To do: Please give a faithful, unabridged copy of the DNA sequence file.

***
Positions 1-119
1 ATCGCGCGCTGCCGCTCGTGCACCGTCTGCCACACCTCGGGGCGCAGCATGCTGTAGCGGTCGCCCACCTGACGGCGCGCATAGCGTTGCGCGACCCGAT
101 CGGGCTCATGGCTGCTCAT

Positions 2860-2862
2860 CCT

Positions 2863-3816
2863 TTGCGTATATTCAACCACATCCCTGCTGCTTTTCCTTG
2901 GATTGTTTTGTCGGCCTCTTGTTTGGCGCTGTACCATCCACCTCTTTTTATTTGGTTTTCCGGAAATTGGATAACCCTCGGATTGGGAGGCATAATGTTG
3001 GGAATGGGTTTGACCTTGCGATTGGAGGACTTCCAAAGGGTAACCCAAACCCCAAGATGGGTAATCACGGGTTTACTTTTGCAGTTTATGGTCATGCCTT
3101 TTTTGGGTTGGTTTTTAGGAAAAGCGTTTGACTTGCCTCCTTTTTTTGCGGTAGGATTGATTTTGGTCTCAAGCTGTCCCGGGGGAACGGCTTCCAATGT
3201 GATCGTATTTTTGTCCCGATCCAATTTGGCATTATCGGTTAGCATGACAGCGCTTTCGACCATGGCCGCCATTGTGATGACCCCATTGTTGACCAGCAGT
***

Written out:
Positions 1-119
1 ATCGCGCGCTGCCGCTCGTGCACCGTCTGCCACACCTCGGGGCGCAGCATGCTGTAGCGGTCGCCCACCTGACGGCGCGCATAGCGTTGCGCGACCCGAT
101 CGGGCTCATGGCTGCTCAT

Positions 2860-2862
2860 CCT

Positions 2863-3816
2863 TTGCGTATATTCAACCACATCCCTGCTGCTTTTCCTTG
2901 GATTGTTTTGTCGGCCTCTTGTTTGGCGCTGTACCATCCACCTCTTTTTATTTGGTTTTCCGGAAATTGGATAACCCTCGGATTGGGAGGCATAATGTTG
3001 GGAATGGGTTTGACCTTGCGATTGGAGGACTTCCAAAGGGTAACCCAAACCCCAAGATGGGTAATCACGGGTTTACTTTTGCAGTTTATGGTCATGCCTT
3101 TTTTGGGTTGGTTTTTAGGAAAAGCGTTTGACTTGCCTCCTTTTTTTGCGGTAGGATTGATTTTGGTCTCAAGCTGTCCCGGGGGAACGGCTTCCAATGT
3201 GATCGTATTTTTGTCCCGATCCAATTTGGCATTATCGGTTAGCATGACAGCGCTTTCGACCATGGCCGCCATTGTGATGACCCCATTGTTGACCAGCAGT